ASP.NET Core: Static Files cache control using HTTP Headers

ASP.NET Core: Static Files cache control using HTTP Headers

Every seasoned web developer experienced at least once some cache-related issue with static files. One of the most common scenarios is the following: you publish a new version of your web application that seems to work well, then – despite all your debug and tests – your friends, colleagues and/or users are unable to see the new stuff due to the fact that some old CSS or JS file is being still used by their client, despite you are 100% sure you replaced it on the server with a new version.

How can it even be possible? You ask to yourself for a split second, then you quickly realize that you’re hitting one of the simplest, yet most annoying issues of all time: the mere existence of a browser’s and/or proxy’s cache which is still holding the previous version of your updated file.

Until the last few years, this issue was mostly related to CSS and JS files only: however, with the increasing popularity of Single Page Applications and SPA-oriented frameworks such as ReactJS, AngularJS and Angular2, is now also affecting the   page of these kind of apps.

Using ASP.NET 4 (and below)

If you’re using ASP.NET 4 or earlier, the issue can be easily overcome by adding some lines to the application’s web.config file, such as the following:

Placing this inside the   node is all what you need to get disable all kind of client-side caching. However, if you’re using ASP.NET Core, you won’t be able to pull this out.

Using ASP.NET Core

As you might already know, the new ASP.NET Core’s configuration system has been re-architected from scratch: it doesn’t depend anymore to XML configuration files such as the web.config, so there’s no chance we can use it to control our static files cache.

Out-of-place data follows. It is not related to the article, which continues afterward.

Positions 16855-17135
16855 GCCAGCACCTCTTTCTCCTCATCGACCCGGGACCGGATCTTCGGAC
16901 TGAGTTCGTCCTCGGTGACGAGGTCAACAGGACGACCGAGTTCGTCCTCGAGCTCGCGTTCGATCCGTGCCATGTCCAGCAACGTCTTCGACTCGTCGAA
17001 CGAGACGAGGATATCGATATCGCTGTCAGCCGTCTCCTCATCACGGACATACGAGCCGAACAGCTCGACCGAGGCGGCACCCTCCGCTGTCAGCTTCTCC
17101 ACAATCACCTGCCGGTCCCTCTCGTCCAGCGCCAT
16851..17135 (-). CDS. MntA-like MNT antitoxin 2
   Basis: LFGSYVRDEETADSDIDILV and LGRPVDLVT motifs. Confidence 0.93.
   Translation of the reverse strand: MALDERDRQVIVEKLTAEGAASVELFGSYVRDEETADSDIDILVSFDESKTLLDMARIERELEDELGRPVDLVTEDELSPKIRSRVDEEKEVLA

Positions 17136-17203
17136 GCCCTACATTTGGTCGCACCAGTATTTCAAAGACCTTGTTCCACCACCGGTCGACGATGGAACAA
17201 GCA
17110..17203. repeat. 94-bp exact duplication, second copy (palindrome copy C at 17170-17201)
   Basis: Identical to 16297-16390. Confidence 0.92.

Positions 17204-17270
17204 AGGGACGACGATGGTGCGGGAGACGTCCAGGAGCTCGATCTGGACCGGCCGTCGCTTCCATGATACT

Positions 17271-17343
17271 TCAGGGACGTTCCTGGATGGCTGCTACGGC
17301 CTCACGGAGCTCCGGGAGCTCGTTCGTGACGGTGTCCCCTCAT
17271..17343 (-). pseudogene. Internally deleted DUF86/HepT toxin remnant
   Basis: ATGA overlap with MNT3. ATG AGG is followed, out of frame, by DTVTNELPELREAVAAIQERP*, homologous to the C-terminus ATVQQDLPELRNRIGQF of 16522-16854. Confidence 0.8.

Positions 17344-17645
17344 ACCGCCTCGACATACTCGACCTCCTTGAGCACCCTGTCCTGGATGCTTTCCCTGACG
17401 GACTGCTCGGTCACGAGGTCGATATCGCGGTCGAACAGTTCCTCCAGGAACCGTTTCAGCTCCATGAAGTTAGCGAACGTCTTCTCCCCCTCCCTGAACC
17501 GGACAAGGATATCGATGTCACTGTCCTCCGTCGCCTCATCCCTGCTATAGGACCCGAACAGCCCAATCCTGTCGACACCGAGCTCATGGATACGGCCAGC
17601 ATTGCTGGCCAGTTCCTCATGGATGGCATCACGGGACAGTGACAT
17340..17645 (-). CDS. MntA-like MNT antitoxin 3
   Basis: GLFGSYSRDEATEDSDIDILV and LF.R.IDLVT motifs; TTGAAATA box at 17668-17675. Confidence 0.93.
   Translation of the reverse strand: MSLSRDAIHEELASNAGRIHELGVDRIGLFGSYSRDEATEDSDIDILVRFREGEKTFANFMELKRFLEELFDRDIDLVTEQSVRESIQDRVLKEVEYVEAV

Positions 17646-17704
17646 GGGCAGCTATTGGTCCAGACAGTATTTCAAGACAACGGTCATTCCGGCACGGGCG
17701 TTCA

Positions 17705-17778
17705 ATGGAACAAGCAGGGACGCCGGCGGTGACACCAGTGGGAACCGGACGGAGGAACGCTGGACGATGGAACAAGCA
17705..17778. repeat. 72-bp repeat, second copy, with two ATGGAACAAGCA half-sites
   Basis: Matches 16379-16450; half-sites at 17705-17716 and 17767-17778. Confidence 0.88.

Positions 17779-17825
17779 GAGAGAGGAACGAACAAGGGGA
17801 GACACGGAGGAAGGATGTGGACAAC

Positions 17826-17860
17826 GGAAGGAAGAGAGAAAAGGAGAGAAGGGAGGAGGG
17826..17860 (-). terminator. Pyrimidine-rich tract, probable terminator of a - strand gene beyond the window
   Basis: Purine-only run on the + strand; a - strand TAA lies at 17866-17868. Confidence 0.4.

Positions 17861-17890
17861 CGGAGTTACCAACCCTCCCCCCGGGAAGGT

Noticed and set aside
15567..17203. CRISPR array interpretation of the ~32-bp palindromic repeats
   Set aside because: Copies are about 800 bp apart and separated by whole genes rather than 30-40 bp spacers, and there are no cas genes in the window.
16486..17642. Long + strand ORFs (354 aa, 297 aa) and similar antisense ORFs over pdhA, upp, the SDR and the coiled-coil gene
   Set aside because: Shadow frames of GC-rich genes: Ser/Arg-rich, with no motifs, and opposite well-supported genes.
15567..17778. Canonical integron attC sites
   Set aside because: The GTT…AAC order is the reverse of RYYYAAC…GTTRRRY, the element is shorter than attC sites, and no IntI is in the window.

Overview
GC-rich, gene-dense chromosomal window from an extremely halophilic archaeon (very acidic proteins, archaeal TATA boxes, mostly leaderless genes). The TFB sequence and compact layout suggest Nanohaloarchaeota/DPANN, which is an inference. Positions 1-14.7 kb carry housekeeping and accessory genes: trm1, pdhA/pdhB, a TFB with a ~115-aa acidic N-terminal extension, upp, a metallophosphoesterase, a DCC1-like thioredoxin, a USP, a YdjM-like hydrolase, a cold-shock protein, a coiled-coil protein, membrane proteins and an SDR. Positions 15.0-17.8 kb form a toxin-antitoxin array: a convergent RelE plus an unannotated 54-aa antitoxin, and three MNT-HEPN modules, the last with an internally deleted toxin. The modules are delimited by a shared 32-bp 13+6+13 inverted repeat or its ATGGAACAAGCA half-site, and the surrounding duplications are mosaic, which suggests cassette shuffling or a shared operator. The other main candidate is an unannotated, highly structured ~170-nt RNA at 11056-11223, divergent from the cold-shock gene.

The new pattern is based upon key/value settings that can be retrieved from a variety of sources, including Json files (such as the   file): once retrieved, they can be accessed within our code programmatically, using a technique not too different from what we could do with the old System.Configuration namespace.

Initial check

That said, the first thing to do is to make sure that our ASP.NET Core application is loading the appsettings.json file. Open the Startup.cs file and check if class costructor contains the following lines of code or not:

If we started our project using the yeoman generator or any of the ASP.NET Core templates provided by Visual Studio 2015, everything should be already there: otherwise, just add it.

Setting the HTTP Headers for Static Files

Right after that, keep the Startup.cs file open and scroll down until you reach the Configure method and add (or modify) the   middleware to set a custom caching behaviour just like the following (relevant lines are highlighted):

Adding the appsettings.json file to the loop

Now that we learned how to change the default caching behaviour, we need to change these static values with some convenient references pointing to the appsettings.json file. That way we won’t have these settings hard-coded into our application sources and we’ll be able to change them using different settings files, such as an    for production environments.

In order to do that, open the appsettings.json file (create it if it doesn’t already exists) and add the following key/value section (relevant lines highlighted):

Replacing values with references

Now we just need to replace the literal string values in the Startup.cs file with a reference to these configuration keys. We can do that in the following way (modified lines are highlighted):

Learning how to use this new configuration pattern can be very useful, as it’s a great way to customize our web application’s settings.

For further informations regarding this topic, we strongly suggest reading the following great posts from the official ASP.NET Core documentation web site:

That’s it for now: happy cache control!


About Ryan

IT Project Manager, Web Interface Architect and Lead Developer for many high-traffic web sites & services hosted in Italy and Europe. Since 2010 it's also a lead designer for many App and games for Android, iOS and Windows Phone mobile devices for a number of italian companies.

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